While not ruling out other ways a crowd can influence games, Scorecasting concludes, "If the crowd is ineffectual in these isolated situations, it is at least questionable how much of an effect it could have [on an athlete] in other situations."

Where they did find a home-field advantage, though, had a lot to do with the crowd. Basically, if you come home from the Xcel Energy Center thinking that the refs were out to get the Wild, you couldn't be more wrong. Refereeing was found to be much more biased towards the home team, across all sports, particularly in crucial situations.

Where you see this most typically in the NHL is in the amount of penalties given out by the referees. Scorecasting found that home teams in the NHL enjoy an average of around 2 and a half more minutes on the power play than their opponents, estimating that bias to account for 80% of the 0.30 difference between home and road teams in the NHL. And while objective penalties like too many men and fighting are fairly even, subjective calls like hooking, interference, etc. are clearly biased in favor of the home team.

So, what does the crowd have to do with this? It's all a matter of psychology. Being a referee in a high-stakes game with thousands of fans scrutinizing your every move is a very demanding, pressure-filled, stressful position. The noise that a crowd makes adds to that pressure, and subconsciously leads the referee to make calls that benefit the home team, either because they (subconsciously) are looking to lessen the pressure, or they're being influenced by the cues of a boisterous crowd.

How do they know this for sure? There've been studies that have examined the impact of how referees have called tight games, as opposed to lower-leverage times, and the calls are much more even when the score is close, regardless of sport. Similar results have been found suggesting larger crowds create a larger advantage for the home team. The noise alone can influence referees, too. An experiment took referees and had them watch soccer videos and make calls on them. One set were shown videos that had the home team's crowd noise, and the other group was just shown video. The refs shown the video with the crowd noise made calls favoring the home team.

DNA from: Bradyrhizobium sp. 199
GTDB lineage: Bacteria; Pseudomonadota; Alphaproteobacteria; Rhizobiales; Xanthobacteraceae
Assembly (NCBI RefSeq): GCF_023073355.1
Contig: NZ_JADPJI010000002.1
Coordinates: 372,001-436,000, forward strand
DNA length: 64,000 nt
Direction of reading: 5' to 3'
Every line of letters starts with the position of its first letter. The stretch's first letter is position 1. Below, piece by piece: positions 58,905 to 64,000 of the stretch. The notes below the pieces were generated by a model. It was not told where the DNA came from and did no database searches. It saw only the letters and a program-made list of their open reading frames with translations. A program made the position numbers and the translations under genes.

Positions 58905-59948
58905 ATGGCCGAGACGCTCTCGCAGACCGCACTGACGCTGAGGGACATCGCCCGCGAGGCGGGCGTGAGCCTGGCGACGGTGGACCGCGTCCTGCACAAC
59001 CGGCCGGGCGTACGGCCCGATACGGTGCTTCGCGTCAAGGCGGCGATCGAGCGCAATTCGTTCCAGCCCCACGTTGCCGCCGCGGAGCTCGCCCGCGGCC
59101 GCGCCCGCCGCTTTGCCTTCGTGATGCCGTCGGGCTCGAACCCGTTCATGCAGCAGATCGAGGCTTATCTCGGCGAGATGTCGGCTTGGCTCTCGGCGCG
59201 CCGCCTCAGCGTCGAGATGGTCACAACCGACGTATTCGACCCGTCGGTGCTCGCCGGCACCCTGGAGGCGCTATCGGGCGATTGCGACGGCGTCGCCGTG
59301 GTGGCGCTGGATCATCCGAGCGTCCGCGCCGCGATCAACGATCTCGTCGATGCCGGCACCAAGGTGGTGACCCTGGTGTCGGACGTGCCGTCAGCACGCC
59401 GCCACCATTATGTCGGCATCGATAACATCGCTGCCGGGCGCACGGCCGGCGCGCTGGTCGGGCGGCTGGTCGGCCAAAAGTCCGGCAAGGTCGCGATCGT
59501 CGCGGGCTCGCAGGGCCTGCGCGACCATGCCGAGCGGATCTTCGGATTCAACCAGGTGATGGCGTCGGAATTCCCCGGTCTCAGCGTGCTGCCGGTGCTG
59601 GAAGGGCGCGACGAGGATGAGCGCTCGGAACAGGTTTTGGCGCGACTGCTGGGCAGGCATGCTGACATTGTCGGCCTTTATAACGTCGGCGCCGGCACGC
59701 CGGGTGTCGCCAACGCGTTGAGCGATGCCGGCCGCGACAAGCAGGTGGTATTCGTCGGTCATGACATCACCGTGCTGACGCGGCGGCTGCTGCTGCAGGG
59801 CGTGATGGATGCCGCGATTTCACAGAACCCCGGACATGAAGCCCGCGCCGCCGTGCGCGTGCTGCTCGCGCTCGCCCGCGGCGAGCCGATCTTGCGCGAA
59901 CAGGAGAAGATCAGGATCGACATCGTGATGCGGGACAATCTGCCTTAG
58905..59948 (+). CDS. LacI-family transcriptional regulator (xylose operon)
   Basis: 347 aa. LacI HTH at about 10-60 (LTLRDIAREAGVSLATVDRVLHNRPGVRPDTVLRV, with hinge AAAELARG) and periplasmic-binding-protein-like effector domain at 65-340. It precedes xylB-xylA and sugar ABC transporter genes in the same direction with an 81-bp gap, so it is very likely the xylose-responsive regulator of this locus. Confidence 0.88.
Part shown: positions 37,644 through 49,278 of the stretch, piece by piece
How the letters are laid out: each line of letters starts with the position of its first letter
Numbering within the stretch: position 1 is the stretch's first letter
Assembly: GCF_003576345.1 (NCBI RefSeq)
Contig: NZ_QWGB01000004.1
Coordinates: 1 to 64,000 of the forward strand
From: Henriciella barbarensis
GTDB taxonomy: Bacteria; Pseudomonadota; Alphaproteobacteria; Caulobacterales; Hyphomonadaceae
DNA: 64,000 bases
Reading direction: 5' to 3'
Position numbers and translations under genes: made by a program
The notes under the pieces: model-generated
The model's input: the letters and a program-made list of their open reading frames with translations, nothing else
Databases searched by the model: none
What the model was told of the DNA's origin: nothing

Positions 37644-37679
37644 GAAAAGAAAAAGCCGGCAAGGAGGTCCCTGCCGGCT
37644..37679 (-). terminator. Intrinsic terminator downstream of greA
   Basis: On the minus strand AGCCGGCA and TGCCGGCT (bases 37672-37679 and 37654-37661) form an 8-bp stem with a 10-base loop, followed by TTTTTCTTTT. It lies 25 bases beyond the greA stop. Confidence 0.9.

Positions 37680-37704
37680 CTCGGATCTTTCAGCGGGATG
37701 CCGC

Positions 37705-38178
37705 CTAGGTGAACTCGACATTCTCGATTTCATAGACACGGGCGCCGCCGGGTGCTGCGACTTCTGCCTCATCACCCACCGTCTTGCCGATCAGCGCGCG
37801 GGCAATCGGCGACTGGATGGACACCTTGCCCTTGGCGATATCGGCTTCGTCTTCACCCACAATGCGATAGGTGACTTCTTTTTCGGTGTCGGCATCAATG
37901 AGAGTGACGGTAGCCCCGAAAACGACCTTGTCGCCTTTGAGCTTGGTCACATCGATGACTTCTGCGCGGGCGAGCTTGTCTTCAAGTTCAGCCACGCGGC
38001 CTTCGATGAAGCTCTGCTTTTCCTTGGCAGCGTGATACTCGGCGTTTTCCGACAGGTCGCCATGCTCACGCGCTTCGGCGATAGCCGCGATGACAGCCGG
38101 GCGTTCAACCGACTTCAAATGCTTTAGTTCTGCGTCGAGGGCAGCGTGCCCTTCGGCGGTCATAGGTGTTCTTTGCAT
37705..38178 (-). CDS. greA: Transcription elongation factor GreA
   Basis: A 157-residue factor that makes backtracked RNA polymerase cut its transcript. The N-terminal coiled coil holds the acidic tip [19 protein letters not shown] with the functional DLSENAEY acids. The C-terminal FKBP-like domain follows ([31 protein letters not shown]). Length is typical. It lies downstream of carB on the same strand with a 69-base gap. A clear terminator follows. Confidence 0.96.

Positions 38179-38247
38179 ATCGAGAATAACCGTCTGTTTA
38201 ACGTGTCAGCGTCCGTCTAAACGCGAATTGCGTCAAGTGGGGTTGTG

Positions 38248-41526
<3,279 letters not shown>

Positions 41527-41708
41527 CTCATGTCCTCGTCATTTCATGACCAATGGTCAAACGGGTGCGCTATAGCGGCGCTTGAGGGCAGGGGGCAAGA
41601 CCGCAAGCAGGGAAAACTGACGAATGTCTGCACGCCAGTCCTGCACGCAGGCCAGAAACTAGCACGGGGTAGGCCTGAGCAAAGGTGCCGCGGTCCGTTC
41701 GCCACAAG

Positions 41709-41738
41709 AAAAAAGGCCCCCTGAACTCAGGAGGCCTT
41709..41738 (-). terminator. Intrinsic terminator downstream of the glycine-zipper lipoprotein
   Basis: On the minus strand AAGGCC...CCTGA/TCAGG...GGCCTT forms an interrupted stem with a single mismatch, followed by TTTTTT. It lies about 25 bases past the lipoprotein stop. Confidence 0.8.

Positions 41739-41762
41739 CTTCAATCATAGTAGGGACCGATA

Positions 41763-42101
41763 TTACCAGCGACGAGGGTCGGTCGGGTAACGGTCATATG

Most interestingly, there were a series of 21 Italian soccer games that, thanks to security issues, were played with no fans in the stands at all. The players on both sides performed to their normal standards- shooting and passing with equal accuracy as they did with a loud crowd to cheer/demoralize them. Seemingly, no effect, ether way. But as for the referees? They ended up calling the game much less favorably towards the home team.

So, Wild fans, let those referees have it. Get in their ear, complain loudly about calls, give them hell. It works, you clearly have their ear. There's significant scientific evidence that you doing that will provide an advantage to the Wild they wouldn't have on a neutral site.

But if you think that your cheers are going to give Darcy Kuemper confidence, or that you can send a shot of adrenaline through the Wild on a day they seem sluggish, or that you can distract and frustrate Jonathan Toews into a bad night against the Wild, it would appear that's not the case. It's a fun superstition, like wearing a lucky hat, but the studies that have been done on the subject suggest it's little more than a marketing fairy tale.

Major props to Scorecasting: The Hidden Influences Behind How Sports Are Played and Games Are Won by Tobias H. Moskowitz and L. Jon Wertheim for providing the backbone of this article. I've no relationship with the authors, publisher, or anyone else involved with the book, but I own it, and give it my recommendation.